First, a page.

The Muslim Students Association is an organization committed to making Muslim students on the University campus feel comfortable by providing prayer locations and organizing events and religious celebrations, such as Ramadan Iftars, Eidrageous, the Interfaith panel and Islam Awareness Week, as well as others.
The MSA hopes that Muslims and non-Muslims can better understand each other and that Muslim students can have the resources necessary to their success in college easily accessible to them.
Our goal is to reach out to the community on and off campus by creating and maintaining healthy dialogue. We make a full effort to enrich the community and we hope that even through the regular labeling and stereotyping of Muslims in the media, the activities we organize can help others understand what Islam truly is and what it means to be a Muslim.
The MSA is primarily a Muslim student group but it is open to people of all cultures and backgrounds. Islam is a “color-blind” religion that has 1.5 billion followers worldwide all of different ethnicities and cultures, and so in that sense, the MSA is by default both a religious and cultural group. Our events also show that we are both religious and cultural.
The origins of the University of Minnesota Muslim Students Association lie with a small group of Muslim students attending the University of Minnesota in the 1950s. At this time, the Muslim community in Minnesota was composed mainly of the students at the university, and no Friday prayers or Eid celebrations existed. A few students, however, decided to form a group called the Islamic Cultural Society, which began hosting weekly Friday prayers. These prayers took place in the apartment of one of the founding members, and attendances were in the range of eight to ten persons. These same students also organized a Ramadan dinner, a tradition that was kept during the years in which Ramadan occurred in the course of the semester.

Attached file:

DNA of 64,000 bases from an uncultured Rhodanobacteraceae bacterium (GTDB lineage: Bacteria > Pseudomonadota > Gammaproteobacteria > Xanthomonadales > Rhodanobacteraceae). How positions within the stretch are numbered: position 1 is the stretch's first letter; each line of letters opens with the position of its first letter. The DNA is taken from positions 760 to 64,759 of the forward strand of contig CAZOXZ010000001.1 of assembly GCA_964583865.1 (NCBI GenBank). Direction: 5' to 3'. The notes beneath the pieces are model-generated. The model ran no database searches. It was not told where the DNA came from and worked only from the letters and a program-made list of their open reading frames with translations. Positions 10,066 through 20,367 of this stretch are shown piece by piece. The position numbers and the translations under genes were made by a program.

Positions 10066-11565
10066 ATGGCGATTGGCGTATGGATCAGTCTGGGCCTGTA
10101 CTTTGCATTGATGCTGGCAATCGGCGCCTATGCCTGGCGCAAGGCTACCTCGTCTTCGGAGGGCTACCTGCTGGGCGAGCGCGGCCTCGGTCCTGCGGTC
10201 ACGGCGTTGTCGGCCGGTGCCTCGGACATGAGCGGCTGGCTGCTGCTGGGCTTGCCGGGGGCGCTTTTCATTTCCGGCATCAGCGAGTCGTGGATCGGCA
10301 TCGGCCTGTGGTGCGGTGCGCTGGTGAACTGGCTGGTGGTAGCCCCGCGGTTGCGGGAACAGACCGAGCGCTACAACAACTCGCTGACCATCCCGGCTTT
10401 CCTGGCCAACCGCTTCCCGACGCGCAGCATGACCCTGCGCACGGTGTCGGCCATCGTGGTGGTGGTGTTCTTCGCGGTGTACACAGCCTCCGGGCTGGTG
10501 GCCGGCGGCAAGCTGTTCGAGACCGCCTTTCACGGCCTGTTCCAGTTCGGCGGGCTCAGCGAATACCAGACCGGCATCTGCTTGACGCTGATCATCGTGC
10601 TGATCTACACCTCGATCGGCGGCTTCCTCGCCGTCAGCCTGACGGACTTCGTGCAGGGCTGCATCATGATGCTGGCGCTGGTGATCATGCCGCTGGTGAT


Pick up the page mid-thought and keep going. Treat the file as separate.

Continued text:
With the passing years, the Muslim Students Association at the University of Minnesota has attempted to expand its offerings to both the Muslim and non-Muslim community of the University of Minnesota by providing informational lectures, dawah opportunities, and social events as well as maintaining the Friday prayer for University students. We of the Muslim Students Association hope that you too will be a part of the history of the Muslim Students Association at the University of Minnesota in the years to come.

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